When I got the unit I was impressed with how small it was.  I’d expect it to be a little larger than it was, but I was quit happy (for reference, it’s about the size of the battery plus battery charger, but lighter).

The instruction manual is clear and simple (you can download that from the Nikon web site if you want to review it).  Attaching the flash and using it with a Nikon DSLR is straight forward.  You can also review the key features and specifications on Nikon’s site, I’m not going to copy them here.  See the end of the post for the URL for the Nikon SB-400 Speedlight Unit.

I immediately shot a dozen images inside under conditions ranging from almost not needing a flash (fill) to almost total darkness — with a distance of just a few feet to right around ten feet (all my tests were done bouncing the flash off the ceiling in landscape orientation — the flash only tilts, it doesn’t swivel, so you can’t bounce from the ceiling in portrait orientation).

The images I took that used the flash in fill mode turned out exceptionally well; and really showed off what an asset a small flash unit like this can be.  The images I took that used the flash in near darkness showed that this unit really isn’t capable alone of being used under those conditions, and you really should consider a dual flash setup if you’re going to shoot in total darkness).

My absolute biggest complaint with the flash unit is that it exacerbates my biggest complaint with the D40 — the body is so light, it has an unusual center of gravity (even with a small lens on it), by adding the flash unit it makes the center of gravity even worse.  NOTE:  The only solution to this I’ve read of is adding a battery grip, and while that would help pull the center of gravity back and down, it would make the camera substantially larger; and many of those units are reported not to work very well.

Pros

  • Small
  • Light
  • Easy to use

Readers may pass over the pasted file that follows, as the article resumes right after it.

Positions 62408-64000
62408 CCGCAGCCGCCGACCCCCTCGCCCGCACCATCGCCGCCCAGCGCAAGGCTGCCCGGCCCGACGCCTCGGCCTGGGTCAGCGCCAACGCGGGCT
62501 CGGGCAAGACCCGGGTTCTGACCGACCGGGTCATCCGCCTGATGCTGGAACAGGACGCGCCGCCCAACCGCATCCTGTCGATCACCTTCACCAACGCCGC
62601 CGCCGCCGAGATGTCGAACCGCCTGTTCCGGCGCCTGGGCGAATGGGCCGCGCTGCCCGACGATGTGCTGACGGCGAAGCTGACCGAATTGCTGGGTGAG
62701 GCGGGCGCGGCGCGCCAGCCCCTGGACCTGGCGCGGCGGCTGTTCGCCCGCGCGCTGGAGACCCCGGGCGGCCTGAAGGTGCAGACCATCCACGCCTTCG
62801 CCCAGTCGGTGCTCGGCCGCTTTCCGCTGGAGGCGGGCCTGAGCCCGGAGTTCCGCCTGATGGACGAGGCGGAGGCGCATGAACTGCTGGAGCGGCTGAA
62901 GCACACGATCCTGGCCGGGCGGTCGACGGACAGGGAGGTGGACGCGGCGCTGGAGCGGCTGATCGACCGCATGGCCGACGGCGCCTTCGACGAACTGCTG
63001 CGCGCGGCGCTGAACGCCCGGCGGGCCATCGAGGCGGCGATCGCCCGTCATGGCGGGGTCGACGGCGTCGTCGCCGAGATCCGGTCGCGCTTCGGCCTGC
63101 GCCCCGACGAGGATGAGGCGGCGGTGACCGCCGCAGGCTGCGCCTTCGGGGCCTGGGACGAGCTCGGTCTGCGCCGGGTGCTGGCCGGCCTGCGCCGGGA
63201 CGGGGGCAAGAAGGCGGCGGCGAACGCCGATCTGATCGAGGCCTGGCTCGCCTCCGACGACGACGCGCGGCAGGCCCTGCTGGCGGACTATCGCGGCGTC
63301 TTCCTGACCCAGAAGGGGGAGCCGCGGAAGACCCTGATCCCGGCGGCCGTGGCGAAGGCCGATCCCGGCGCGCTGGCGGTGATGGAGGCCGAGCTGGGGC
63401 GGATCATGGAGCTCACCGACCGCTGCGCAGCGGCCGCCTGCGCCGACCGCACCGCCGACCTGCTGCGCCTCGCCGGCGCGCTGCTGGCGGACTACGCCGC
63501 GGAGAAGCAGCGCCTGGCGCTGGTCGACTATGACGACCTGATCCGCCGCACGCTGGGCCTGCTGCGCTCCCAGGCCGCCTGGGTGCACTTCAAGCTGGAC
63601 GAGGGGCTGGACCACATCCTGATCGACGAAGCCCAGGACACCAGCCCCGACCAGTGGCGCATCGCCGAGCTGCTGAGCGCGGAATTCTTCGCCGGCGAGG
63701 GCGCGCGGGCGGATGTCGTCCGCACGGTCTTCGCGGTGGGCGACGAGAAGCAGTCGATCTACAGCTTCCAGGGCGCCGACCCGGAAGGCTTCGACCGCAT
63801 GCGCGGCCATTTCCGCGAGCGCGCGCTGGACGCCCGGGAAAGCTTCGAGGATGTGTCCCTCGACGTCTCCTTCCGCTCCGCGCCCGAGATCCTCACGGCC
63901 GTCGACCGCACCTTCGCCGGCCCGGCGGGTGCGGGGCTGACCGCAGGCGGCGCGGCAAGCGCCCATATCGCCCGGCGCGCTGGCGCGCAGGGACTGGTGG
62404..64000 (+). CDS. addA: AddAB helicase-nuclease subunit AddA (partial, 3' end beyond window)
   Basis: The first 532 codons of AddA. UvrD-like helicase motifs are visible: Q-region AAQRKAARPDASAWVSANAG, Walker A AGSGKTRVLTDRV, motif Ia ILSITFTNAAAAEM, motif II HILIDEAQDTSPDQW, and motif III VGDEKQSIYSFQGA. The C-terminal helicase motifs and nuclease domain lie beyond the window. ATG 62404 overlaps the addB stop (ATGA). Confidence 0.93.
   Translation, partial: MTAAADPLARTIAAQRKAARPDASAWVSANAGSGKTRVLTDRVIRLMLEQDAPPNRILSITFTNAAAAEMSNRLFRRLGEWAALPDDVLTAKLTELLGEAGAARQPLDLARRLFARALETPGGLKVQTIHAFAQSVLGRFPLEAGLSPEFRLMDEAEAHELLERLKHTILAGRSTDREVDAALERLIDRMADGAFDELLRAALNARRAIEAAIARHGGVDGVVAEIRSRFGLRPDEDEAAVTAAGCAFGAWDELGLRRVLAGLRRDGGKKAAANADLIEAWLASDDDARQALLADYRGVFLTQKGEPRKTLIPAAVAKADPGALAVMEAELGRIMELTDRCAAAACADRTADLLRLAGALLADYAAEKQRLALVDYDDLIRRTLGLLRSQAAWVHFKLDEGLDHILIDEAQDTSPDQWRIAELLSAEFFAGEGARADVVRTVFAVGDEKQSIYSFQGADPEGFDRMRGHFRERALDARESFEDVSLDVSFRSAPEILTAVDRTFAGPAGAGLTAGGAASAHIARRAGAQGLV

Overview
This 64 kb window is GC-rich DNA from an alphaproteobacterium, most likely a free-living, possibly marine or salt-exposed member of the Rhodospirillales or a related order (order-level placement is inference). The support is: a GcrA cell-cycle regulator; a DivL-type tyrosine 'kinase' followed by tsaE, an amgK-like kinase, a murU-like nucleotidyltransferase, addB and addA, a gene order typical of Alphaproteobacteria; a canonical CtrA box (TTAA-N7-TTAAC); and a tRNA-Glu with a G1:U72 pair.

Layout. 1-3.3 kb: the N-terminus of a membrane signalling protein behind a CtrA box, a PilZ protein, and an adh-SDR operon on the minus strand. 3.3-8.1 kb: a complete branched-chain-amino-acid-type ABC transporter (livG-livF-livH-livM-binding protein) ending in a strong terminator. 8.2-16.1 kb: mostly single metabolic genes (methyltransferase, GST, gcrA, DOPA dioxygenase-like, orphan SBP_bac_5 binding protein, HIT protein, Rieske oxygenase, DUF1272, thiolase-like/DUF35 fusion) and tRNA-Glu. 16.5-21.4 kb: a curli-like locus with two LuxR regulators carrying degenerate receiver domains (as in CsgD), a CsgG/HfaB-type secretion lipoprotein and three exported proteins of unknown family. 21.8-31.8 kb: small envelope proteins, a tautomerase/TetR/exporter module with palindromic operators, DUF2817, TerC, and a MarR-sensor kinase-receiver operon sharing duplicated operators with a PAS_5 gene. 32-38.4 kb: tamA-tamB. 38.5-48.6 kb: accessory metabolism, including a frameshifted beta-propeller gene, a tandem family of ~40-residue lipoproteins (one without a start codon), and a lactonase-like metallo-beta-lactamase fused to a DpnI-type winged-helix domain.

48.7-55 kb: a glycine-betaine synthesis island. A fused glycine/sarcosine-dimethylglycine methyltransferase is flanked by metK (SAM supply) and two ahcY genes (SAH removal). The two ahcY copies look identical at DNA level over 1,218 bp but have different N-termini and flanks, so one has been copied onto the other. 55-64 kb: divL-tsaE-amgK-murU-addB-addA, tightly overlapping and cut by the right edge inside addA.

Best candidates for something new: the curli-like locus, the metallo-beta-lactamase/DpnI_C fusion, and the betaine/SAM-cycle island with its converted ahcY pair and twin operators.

• Inexpensive
  • Works well as a fill flash in landscape orientation
  • Well constructed
  • Uses two AA batteries

Cons

  • Not suited for near total darkness conditions
  • Does not swivel for use in portrait orientation

Personally I’d say the unit is an incredible value, and well suited for a number of indoor applications.  The one that came to mind immediately was using it to take pictures of small items you were going to sell online.  Of course it also works well for any type of general indoor photography, but you’ll have to get used to shooting in landscape (even in conditions where the subject matter is obviously portrait) and just crop down the image.

Would I recommend buying one.  Well, I think you have to consider what you want to use it for.  If you want something that’s very small, very inexpensive, you’re only going to use it indoors, and you can tolerate the landscape only limitation — sure, buy it… you’ll be quite happy with it.  But if you can afford to pay more, can tolerate a larger unit, and need to shoot outdoors or absolutely require portrait I think you’ll be happier with another unit.

Nikon SB-400 Speedlight Unit

Video Encoding

A little over a year ago one of my friends with a Mac wanted to get into re-encoding video; I knew about the tools to do it on a PC, but none of the tools really had a OS-X port at that time, so I set out on a quest to find tools that could enable a person who didn’t know much about video encoding to accomplish it.

One of the first tools I stumbled on was HandBrake; it was an Open Source project leveraging off of a number of other Open Source products intended on creating a cross platform suite of tools for video encoding that was reasonably straight forward to use and produced reasonable good results.

Well, the version I tested was a near total failure… but the project showed promise and I keep tabs on it for quite some time.

Over the past year it’s steadily improved.  In fact, I’m probably being a little hard on it, since right after I played with an early version a much improved version was available that did work, and did allow my friend to accomplish what he wanted.

Last month HandBrake released a new version — a much improved version.

With Windows, OS-X, and Linux versions you can try out HandBrake for yourself and see the results.

I did two separate tests (and for some reason I always use the same two DVD titles — Saving Private Ryan, and Lord of the Rings — the reason is that both movies have a wide range of  video type from near still images to sweeping panoramic views to everything in motion (blowing up)…

I had two separate machines (a Q9300 and a Q9400 both with 8GB of DDR2) doing the encodes, and did both normal and high profiles; one test was H.264 into a MPEG4 container with AAC created from the AC3 5.1 track; the other was H.264 into a MKV container with AAC created from the AC3 5.1 track in addition to AC3 5.1 pass-through and Dolby Surround pass-through with [soft] subtitles.

For the high profiles: Lord of the Rings took a little over three hours; Saving Private Ryan took just under two and a half hours — so don’t get in a hurry, in fact, run it over night and don’t bother the computer(s).